EU threatens halt flights to Israel over pilot ID system
Code Positive is designed to prevent hijacked aircraft from entering Israeli airspace, but European Commission worries pilots will be afraid of interception should the system malfunction.
The European Commission opposes the use of the pilot ID system Code Positive, which Israel wants all incoming flights to use, and is threatening to halt all flights from Europe to Ben-Gurion Airport.
Code Positive is designed to prevent hijacked aircraft from entering Israeli airspace.
The European Commission's director of air transport, Daniel Calleja, recently wrote Giora Rom, head of Israel's Civil Aviation Authority, warning him that aviation ties between Israel and Europe were in danger if European airlines have to use the system. Calleja also wrote Rom that if Israel did not cooperate with the EC on this issue, this would hurt talks on a new and unified aviation agreement between the countries of the EU and Israel.
Code Positive, developed by Elbit, involves the use of an electronic card by each pilot, which transmits a signal to the Israeli control tower and identifies the pilot.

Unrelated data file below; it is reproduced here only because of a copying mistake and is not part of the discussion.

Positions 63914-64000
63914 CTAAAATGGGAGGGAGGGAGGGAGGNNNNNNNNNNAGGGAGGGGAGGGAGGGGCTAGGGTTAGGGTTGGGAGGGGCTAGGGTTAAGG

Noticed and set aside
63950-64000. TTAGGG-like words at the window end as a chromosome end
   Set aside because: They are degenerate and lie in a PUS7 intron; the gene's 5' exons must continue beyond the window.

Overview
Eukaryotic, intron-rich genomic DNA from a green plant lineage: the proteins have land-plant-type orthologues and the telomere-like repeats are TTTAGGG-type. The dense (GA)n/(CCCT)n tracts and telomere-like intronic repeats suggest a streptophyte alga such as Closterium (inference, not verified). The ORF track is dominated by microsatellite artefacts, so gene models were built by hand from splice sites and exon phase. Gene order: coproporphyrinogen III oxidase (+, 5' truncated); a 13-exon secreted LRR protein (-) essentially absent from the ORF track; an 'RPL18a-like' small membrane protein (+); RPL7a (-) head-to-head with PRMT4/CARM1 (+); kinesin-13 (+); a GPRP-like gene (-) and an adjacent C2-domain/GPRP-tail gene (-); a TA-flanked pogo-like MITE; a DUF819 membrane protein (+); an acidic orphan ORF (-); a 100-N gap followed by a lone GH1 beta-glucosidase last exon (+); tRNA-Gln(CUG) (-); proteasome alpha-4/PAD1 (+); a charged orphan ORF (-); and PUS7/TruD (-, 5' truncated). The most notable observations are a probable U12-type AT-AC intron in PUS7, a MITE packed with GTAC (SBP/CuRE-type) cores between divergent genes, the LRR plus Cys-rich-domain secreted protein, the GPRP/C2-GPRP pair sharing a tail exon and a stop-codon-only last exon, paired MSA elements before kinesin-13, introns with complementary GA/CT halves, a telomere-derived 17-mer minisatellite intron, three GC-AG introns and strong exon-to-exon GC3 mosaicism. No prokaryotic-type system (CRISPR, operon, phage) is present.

Calleja claimed it will be hard to enforce the use of the electronic card on all 15,000 commercial pilots in the European Union, and said pilots would be afraid of interception should the system malfunction.
Continental Airlines, Air Canada, Delta Airlines, U.S. Air and Ethiopian Airlines began using the system after problems encountered during trials that were launched at the end of last year were corrected.
Israel called a halt to the trials in April after a problem with the electronic card issued to a Delta pilot made the air force scramble fighter jets, on the mistaken assumption that the flight had been hijacked by a hostile party. Elbit corrected the problems, but last week an Ethiopian Airlines pilot using the system failed to communicate as required, and again air force planes were scrambled.